Found only on the Lesser Antillean chain of islands in the Caribbean, the Lesser Antillean bullfinch (Loxigilla noctis) is a stout finch with a very thick, short bill that is adapted to take the husks off seeds. The Lesser Antillean bullfinch displays marked sexual dimorphism, the male being primarily identified by a diagnostic reddish-brown throat and chin, which sits in stark contrast to the otherwise predominantly black plumage. There is also an inconspicuous red spot above the lores (the space between the eye and the bill), and the under-tail coverts often have a wash of reddish-brown (2).
The female Lesser Antillean bullfinch has dark olive-grey upperparts, with some brown on the wings, and greyish underparts. The under-tail coverts are tawny. The Lesser Antillean bullfinch may be further identified by its call, which is a simple twittering with an occasional harsh note, sharp trill or a sharp ‘tseep-tseep’ (2).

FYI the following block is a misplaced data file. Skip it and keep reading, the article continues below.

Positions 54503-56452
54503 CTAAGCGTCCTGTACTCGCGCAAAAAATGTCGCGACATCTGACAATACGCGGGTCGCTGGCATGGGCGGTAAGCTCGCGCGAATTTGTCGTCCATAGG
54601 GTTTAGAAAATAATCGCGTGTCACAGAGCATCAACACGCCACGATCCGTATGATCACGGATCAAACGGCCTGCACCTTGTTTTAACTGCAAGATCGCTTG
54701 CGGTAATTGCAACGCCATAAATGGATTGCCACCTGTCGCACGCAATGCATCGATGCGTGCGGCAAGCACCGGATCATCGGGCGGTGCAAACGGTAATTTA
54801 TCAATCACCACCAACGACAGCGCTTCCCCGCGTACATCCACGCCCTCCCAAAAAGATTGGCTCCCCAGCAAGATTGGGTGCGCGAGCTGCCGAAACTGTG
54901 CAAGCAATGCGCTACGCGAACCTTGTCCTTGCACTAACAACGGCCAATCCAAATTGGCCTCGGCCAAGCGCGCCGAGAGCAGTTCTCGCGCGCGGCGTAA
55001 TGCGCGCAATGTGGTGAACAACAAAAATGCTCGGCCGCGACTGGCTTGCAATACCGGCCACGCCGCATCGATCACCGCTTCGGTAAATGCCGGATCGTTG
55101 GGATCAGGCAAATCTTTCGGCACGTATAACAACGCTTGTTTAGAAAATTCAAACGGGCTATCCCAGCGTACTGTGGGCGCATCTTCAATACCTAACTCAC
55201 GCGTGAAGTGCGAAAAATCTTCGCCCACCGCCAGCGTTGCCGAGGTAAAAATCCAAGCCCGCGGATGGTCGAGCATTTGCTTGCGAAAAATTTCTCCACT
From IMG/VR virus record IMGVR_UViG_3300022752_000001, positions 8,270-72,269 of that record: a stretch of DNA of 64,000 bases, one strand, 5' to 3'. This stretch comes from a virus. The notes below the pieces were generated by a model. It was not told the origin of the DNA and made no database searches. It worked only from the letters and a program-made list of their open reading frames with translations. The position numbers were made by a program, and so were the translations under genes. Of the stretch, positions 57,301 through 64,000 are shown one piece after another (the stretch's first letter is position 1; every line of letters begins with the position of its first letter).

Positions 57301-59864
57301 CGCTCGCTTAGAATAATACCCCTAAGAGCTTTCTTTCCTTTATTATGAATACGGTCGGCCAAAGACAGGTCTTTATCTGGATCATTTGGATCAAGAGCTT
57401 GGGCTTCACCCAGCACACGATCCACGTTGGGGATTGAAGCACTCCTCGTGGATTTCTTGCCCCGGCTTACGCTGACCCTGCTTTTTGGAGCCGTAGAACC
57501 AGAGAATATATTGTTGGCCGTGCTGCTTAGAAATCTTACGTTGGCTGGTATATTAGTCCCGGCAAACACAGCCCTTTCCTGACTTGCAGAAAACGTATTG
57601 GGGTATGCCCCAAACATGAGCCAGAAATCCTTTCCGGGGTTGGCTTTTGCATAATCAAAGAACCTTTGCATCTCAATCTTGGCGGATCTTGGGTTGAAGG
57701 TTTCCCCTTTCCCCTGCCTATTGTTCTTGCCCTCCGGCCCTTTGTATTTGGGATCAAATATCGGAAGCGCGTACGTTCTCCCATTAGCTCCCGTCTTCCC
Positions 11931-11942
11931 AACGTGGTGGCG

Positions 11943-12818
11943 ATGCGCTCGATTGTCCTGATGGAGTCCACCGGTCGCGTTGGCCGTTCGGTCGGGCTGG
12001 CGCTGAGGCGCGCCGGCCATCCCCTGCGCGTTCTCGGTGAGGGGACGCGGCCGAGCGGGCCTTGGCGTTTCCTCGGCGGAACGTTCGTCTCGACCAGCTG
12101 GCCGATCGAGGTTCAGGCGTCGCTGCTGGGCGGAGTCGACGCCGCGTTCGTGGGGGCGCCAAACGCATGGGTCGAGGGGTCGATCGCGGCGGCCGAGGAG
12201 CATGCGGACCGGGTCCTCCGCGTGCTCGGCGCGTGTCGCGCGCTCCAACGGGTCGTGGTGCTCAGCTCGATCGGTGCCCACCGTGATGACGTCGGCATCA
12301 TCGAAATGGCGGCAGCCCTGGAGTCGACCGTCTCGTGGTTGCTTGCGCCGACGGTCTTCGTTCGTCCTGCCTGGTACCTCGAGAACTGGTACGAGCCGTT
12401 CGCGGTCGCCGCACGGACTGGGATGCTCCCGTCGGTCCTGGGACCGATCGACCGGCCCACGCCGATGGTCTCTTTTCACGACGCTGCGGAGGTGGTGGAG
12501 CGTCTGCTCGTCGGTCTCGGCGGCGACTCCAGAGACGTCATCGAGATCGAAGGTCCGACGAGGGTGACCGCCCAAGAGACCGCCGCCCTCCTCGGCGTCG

The Lesser Antillean bullfinch usually builds a globular nest in a bush or low tree, with the entrance at the side of the nest. Usually two or three spotted eggs are laid. Like other bullfinches, the Lesser Antillean bullfinch probably feeds mainly on seeds, by skilfully removing the husks with its large bill. It may also feed on the buds and petals of flowers, as well as on fruit, such as plantain, coffee and peppers (2).
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